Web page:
The Google News Fact Check Tag Is Coming To More Countries

February 15, 2017 - Written By Daniel Fuller

Google has a number of tools at its disposal in the war against fake news, and one of those tools, being a special tag to indicate news stories that have been fact checked, is making its way to more countries. Google took to their blog to announce that the feature will be hitting Google News and the News section of Google Search for users in Brazil, Mexico, and Argentina. This rollout brings the total number of countries enjoying clearly marked fact-checked articles in Google to seven, including the US, the UK, France, and Germany. Users in affected countries will find fact checked stories marked as of this writing.

The fact check tagging featured debuted in the US and UK back in October, backed by Schema.org’s ClaimReview markup tool and based on a special algorithm that checks around for fact checks on an article and sources them to determine if the article is authentic or not. The tag shows in the expanded view for news stories in place of the usual category listing that would show whether an article is satirical, a Wikipedia article, an opinion piece, and so on. The feature is available on both desktop and mobile for users in countries where it’s been rolled out thus far, and Google plans to further expand the tool to help fight the spread of fake news and aid in keeping the global population well-informed.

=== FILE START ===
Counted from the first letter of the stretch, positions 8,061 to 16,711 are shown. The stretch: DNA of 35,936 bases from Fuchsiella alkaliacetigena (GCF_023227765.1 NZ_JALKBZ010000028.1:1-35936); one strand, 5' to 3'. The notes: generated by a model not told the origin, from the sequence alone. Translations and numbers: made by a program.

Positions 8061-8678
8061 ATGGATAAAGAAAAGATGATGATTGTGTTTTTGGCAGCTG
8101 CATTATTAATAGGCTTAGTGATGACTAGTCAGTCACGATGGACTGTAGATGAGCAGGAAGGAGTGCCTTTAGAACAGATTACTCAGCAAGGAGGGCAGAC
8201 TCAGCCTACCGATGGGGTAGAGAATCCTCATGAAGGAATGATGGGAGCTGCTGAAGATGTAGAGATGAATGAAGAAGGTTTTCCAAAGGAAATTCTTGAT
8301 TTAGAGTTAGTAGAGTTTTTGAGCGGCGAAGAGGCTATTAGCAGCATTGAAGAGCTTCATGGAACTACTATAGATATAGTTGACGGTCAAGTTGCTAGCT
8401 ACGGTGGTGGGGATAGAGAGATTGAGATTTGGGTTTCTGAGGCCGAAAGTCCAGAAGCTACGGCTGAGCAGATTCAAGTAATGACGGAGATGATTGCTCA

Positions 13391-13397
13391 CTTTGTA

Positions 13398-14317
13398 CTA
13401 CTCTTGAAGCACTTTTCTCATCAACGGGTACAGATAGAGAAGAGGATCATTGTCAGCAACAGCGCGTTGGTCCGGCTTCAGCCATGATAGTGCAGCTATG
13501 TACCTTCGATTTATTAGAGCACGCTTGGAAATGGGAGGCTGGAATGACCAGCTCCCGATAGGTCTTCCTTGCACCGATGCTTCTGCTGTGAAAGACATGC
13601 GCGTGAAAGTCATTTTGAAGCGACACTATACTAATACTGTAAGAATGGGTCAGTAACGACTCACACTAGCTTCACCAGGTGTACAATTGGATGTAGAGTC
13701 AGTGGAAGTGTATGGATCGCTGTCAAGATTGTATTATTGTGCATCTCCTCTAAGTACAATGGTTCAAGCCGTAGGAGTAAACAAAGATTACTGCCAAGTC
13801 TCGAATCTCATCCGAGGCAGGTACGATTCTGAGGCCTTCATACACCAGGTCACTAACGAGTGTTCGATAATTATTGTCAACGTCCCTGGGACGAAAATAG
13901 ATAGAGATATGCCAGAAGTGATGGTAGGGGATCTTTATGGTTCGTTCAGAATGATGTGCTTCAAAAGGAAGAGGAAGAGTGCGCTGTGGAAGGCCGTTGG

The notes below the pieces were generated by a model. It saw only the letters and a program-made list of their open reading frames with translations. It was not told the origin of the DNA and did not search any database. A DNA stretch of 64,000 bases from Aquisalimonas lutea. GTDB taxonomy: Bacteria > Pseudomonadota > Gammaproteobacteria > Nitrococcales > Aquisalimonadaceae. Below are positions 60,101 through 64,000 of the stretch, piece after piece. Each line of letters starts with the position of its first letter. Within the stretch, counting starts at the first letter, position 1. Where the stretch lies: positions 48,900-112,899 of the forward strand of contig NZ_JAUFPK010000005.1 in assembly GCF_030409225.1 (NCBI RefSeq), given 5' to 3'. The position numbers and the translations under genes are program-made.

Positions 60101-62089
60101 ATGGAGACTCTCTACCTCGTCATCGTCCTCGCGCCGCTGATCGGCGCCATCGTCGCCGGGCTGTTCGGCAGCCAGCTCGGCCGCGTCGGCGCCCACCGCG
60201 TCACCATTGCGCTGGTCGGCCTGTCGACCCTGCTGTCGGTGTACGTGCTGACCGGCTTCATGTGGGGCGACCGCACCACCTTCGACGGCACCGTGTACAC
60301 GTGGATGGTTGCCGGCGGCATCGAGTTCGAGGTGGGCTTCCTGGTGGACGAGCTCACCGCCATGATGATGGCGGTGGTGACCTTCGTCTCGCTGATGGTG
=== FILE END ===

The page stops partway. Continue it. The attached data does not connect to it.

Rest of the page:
This expansion is set against the backdrop of a long, hard-fought battle against the proliferation of fake news, a battle that companies like Google and Facebook are still fighting. Some take a somewhat relaxed stance in order to avoid being accused of censorship, like Facebook and their recent statement that they do not plan to hinder users who wish to knowingly share fake news with their friends, while others take a more bold stance against the phenomenon. The fact check tool from Google seems to be here to stay, and it strikes a definitive middle ground between letting fake news fly and encouraging censorship by helping users to value the content set before them and determine what they should or shouldn’t take from it.